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Treatment of cancer-associated thrombosis (CAT) requires specific approaches, although it is well codified in most cases. Current national and international (International Initiative on Cancer and Thrombosis, ITAC) Clinical Practice Guidelines (CPG) recommend the use of low-molecular-weight heparin (LMWH) over 6 months as first treatment option, and anticoagulation should be maintained thereafter as long as cancer is active. Since compliance improves when patients understand their disease and related treatments, we created a dedicated patient education program (PEP) for CAT, aiming to improve quality of care.
Retrospective analysis of all patients who voluntarily joined the PEP for CAT from 2014 to 2020.
In total, 182 cancer patients (median age, 64.9 years) were included, 53.3% with metastatic disease. A total of 528 PEP sessions (median, 3 per patient) were delivered. After PEP completion, the rate of self-injections or those performed at home by a relative had increased from 49.1% to 59.8% (P=0.05). Quality of life had improved significantly (P=0.025) and 90.0% of patients reported adhering to anticoagulant therapy.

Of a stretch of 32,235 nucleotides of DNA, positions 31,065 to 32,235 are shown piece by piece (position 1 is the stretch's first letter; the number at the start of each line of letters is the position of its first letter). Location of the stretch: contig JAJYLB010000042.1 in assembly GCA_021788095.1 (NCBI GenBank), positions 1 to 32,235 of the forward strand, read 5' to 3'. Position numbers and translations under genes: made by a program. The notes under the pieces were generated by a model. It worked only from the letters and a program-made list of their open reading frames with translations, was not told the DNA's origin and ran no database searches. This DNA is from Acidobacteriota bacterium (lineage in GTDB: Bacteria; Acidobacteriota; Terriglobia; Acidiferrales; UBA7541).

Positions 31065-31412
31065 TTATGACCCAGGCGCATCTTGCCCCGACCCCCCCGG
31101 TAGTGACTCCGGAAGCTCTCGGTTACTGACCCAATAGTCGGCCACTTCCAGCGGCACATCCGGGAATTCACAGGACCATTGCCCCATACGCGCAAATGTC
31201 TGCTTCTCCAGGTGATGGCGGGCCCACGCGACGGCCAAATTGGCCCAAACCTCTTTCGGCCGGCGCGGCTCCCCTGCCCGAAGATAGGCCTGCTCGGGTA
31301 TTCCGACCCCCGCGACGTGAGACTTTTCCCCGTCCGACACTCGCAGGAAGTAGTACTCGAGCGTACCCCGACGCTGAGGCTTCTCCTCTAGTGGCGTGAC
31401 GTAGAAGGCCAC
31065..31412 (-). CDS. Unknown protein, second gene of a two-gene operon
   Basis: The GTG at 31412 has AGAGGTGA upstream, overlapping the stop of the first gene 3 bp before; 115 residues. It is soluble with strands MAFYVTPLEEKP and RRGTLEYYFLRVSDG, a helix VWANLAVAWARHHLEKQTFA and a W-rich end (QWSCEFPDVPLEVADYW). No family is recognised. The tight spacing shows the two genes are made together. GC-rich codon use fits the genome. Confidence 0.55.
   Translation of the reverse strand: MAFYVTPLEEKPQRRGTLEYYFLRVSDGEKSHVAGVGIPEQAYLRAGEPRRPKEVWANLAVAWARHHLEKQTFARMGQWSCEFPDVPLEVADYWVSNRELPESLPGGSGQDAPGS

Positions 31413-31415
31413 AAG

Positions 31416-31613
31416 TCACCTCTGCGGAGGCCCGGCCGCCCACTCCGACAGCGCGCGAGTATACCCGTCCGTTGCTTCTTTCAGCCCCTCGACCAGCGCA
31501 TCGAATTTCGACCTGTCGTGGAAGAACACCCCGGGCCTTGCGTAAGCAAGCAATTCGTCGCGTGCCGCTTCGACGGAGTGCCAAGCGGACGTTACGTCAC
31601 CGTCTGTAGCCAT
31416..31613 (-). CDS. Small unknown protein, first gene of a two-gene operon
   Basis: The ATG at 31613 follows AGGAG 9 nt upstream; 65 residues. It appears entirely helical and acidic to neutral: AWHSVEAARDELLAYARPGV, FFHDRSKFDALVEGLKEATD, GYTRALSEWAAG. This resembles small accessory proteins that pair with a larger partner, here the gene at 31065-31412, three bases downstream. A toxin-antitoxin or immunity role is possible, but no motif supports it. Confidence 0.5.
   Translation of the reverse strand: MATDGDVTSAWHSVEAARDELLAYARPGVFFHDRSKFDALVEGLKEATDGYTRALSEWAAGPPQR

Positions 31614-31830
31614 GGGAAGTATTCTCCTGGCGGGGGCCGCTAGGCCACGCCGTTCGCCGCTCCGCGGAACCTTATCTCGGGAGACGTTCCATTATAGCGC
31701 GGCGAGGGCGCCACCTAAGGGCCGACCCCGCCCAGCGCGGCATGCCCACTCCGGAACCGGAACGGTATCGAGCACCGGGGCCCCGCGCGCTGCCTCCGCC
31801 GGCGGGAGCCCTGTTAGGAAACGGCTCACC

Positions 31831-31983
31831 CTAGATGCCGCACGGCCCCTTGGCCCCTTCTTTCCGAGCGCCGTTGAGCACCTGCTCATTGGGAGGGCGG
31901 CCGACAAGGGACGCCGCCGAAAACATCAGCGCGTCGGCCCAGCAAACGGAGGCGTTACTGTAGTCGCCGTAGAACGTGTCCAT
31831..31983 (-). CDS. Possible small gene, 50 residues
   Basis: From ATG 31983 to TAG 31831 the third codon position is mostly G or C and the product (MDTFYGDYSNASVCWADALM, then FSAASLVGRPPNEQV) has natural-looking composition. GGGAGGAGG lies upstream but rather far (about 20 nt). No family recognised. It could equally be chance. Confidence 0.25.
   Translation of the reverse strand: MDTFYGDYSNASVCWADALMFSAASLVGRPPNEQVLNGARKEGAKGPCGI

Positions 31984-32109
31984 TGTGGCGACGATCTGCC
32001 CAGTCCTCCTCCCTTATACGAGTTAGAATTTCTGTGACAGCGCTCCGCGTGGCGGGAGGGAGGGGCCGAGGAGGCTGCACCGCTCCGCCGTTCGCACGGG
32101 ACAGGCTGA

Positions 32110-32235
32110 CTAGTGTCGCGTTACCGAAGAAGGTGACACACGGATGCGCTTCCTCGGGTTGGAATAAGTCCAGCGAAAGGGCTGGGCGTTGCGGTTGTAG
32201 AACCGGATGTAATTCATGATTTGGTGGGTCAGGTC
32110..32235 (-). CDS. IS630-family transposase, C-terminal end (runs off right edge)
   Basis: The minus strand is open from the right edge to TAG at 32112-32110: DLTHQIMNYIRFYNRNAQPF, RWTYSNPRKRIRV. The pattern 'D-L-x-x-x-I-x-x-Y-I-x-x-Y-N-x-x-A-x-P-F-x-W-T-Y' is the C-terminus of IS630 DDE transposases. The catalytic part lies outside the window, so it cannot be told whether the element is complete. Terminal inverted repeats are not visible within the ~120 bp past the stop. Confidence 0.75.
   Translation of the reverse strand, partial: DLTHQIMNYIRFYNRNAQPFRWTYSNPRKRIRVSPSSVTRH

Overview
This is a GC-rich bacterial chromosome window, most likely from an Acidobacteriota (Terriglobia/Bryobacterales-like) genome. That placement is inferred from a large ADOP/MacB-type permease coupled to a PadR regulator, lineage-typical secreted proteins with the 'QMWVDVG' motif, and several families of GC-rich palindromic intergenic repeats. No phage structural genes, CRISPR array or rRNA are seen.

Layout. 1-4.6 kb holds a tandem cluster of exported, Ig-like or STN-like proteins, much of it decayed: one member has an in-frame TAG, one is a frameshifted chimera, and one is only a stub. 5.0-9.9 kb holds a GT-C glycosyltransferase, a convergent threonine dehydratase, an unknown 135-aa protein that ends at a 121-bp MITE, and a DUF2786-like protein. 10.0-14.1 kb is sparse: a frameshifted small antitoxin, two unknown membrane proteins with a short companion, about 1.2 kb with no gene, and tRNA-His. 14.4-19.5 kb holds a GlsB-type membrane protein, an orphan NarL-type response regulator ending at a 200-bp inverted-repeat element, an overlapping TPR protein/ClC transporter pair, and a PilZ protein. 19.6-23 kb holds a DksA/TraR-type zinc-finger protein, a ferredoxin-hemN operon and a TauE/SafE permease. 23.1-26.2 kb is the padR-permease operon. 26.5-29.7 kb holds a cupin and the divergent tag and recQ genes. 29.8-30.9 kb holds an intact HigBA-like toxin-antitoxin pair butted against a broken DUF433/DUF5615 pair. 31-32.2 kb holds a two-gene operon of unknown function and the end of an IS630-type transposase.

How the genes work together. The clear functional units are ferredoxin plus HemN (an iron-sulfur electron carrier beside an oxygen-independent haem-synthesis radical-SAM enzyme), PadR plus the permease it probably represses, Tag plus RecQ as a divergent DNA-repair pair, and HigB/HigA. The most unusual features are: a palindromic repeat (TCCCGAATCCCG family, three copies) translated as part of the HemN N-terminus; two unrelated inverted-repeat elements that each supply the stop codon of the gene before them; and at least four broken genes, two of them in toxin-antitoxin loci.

Implementation of a structured and personalized PEP for CAT is feasible, allowing to improve cancer patient empowerment, adherence to CAT treatment and quality of life. The Groupe francophone et cancer (GFTC) members aim at facilitating access to CAT-PEP for both patients and caregivers and use of the multi-language ITAC-CPG mobile app (free access: www.itaccme.com/) to improve the care and quality of life of patients with CAT.Le texte complet de cet article est disponible en PDF.
Keywords : Cancer-associated thrombosis, Clinical practice guidelines, Anticoagulant, Patient education program, Multidisciplinary care program, Quality of care, Quality of life